In 1918, Edgar and Elsie would make their home and studio in Laguna Beach. He would help to organize a local art association, the Laguna Beach Art Association, and become its first president. They would spend the next four years painting their way throughout the southwest, and to places like Canadian Rockies in British Columbia, and Alberta, Canada, and then exhibiting in the Los Angeles area. Sometimes their trips would be hiking into the backcountry, looking for undisturbed places of raw and rare beauty to paint, sometimes for weeks. Edgar exhibited extensively in California, including such important venues as the: California Art Club (1918-1921), California State Fair (gold medal 1918; silver medal in 1919), Cannell & Chaffin Galleries (1920), and Stendahl Galleries (1921-1922).[1] The Paynes spent part of the summer of 1921 at the art colony of Carmel-by-the-Sea, California, where Edgar exhibited his work at the Fifteenth Annual Exhibition of the local Arts and Crafts Club.[4] After finding success during this period, the trio took a two- year “painting tour” of Europe, 1922-1924. Painting in Brittany, Paris, Provence, Switzerland, and Venice. Of course his favorite place in Europe was the Alps, painting The Great White Peak of Mont Blanc, which in the spring of 1923, the Paris Salon gave "an honorable mention".

"The Great White Peak" is reputed to be in the collection of Newport Harbor High School in Newport Beach, California. This painting, and others, formed a collection of annual acquisitions at an art show sponsored to acquaint high school students with styles of painting and art. The collection was forgotten and distributed to various offices (and closets)in the school district. Its existence was re-discovered by school librarian John McGinnis who tracked down and restored all 56 of the missing paintings. The collection is now known as the "The Ruth Stoever Fleming Collection".

Upon returning the U.S. in the fall of 1924, they first stayed in Chicago, then back to Laguna Beach, and then on to New York City in 1926. Always on the go, they would move and paint in Arizona, California, the California Sierras, Connecticut, New Mexico, New York, and Utah. They would spend the summers crossing the country, painting as they went. They returned to Europe to paint the harbors of Brittany, and Chioggia, in 1928. The following summer they painted Lake Louise, Alberta.

Later life

After the financial collapse of 1929, and the subsequent Great Depression, commissions didn’t come as easily, so the Paynes returned to Southern California on a more permanent basis, purchasing a new Los Angeles, studio-home, in 1932. During this time, Evelyn would marry, and Edgar and Elsie would become separated that same year. Edgar moved to Hollywood, to a small studio-home on Seward Street. However, he would spend a great deal of his time in the California Sierra Nevada Mountains, painting his favorite subject.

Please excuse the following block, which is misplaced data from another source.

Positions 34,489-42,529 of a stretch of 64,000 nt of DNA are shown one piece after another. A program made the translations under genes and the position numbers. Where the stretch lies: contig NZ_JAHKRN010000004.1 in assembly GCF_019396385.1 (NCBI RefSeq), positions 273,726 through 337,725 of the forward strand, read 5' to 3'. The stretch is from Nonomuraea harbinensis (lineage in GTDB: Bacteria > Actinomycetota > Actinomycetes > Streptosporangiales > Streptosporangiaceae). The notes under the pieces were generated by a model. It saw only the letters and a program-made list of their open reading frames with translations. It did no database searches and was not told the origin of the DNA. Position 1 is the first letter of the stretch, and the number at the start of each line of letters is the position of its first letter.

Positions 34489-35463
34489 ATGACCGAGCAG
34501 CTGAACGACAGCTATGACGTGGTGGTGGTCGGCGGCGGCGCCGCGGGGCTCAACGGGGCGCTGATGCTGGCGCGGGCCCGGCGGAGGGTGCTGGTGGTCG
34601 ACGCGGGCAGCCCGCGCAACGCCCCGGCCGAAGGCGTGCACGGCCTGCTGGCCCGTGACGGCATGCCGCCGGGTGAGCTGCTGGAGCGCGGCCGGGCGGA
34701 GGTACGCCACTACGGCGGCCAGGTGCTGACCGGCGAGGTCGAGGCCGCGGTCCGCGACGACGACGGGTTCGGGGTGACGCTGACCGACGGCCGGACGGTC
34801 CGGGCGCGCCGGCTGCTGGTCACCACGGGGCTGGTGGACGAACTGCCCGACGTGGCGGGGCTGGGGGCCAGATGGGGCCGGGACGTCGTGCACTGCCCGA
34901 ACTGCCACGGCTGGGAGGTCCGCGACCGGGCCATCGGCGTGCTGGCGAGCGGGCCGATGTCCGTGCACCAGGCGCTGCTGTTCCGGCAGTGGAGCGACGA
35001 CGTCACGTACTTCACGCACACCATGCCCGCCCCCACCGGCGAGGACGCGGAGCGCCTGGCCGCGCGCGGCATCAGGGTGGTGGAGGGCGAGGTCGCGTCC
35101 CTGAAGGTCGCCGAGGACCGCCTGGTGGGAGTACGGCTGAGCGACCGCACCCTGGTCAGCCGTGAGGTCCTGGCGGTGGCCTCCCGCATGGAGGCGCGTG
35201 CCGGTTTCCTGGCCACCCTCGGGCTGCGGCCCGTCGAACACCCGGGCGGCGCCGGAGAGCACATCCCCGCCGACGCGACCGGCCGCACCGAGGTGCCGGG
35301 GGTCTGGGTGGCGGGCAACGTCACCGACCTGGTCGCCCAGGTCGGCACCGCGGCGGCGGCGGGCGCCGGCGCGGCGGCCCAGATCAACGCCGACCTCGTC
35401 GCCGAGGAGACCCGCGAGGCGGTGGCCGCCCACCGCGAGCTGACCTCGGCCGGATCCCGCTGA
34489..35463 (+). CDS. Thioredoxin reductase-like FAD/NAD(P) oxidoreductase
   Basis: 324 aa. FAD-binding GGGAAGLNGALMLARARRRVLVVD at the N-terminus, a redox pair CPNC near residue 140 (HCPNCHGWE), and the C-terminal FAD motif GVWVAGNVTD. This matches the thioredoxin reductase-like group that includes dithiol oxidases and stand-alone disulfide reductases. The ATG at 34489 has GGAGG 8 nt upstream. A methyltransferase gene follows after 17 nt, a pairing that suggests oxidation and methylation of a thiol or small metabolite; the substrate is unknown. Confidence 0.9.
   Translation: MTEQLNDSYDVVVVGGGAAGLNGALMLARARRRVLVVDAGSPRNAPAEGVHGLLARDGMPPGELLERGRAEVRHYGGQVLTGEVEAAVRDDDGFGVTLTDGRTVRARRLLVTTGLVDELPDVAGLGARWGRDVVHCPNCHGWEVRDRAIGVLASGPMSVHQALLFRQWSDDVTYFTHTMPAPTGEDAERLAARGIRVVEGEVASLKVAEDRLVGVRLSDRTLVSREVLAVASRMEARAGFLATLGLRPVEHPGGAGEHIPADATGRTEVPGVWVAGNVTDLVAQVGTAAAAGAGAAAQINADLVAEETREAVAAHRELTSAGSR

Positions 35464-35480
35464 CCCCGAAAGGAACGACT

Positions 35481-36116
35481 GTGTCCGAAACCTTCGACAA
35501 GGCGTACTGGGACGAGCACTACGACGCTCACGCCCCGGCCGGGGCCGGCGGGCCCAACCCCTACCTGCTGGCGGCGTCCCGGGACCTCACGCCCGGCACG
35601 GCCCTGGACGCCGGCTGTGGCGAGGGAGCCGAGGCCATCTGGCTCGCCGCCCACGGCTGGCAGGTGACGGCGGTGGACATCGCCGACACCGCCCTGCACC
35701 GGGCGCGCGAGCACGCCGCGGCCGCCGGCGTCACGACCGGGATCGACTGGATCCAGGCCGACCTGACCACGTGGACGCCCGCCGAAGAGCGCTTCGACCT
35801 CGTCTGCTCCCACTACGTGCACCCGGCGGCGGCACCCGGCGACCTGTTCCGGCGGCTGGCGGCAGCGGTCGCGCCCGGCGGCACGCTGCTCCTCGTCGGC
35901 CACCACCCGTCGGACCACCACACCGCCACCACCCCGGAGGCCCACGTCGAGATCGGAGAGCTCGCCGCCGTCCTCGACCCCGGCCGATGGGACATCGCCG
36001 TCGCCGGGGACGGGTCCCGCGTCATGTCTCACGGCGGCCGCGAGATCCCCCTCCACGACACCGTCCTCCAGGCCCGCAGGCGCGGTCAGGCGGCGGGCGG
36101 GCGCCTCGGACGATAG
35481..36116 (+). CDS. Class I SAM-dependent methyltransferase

His lifelong obsession with the Sierras would lead him to produce a documentary film, “Sierra Journey”. In 1941 he wrote "Composition of Outdoor Painting", a comprehensive book on composition and composition forms. The book also explains landscape painting techniques, color, repetition, rhythm, and value. The seventh edition printing of the work was completed in 2005.[5]

After a 14-year separation, Elsie returned to help Edgar in 1946, upon learning that he had cancer. She stayed with him until he died, 8 April 1947.

There is a bronze relief sculpture of Edgar at the Laguna Beach Art Museum, done by Elsie in 1952. She championed his work until her own health, and degradation of eyesight, caused her to stop in 1959. She moved in with Evelyn and her husband, in 1969, in Minneapolis. Elsie died peacefully 17 June 1971.

You can find works of Payne's that are of Italian harbors, the Alps, landscapes of Laguna, but Edgar Alwin Payne is most remembered for his work of American Indians of the Four Corners area, and, of course, the paintings of his beloved Sierras. In the Sierras, high up in Humphrey's Basin, you will find the lake named for him, Payne Lake.

His work was an influence on Bill Wray, John Deckert and other painters.

Galleries and collections with Payne's works

His memberships



  1. 1 2 Shields, Scott A., with Patricia Trenton; et al. (2012). Edgar Payne: The Scenic Journey. Petaluma, Calif.: Pomegranate Communications, Inc. pp. 19–107, 231–241. ISBN 9780764960536..
  2. U.S. Census of 1900, ED110, Sheet 3B.
  3. American Art Annual: 12, 1915, p.445-446; 14, 1917, p.574-575; 16, 1919, p.465-466.
  4. Edwards, Robert W. (2012). Jennie V. Cannon: The Untold History of the Carmel and Berkeley Art Colonies, Vol. 1. Oakland, Calif.: East Bay Heritage Project. pp. 258, 565, 690. ISBN 9781467545679. An online facsimile of the entire text of Vol. 1 is posted on the Traditional Fine Arts Organization website (http://www.tfaoi.com/aa/10aa/10aa557.htm).
  5. Composition of Outdoor Painting. 2000. ISBN 0-939370-11-5.

External links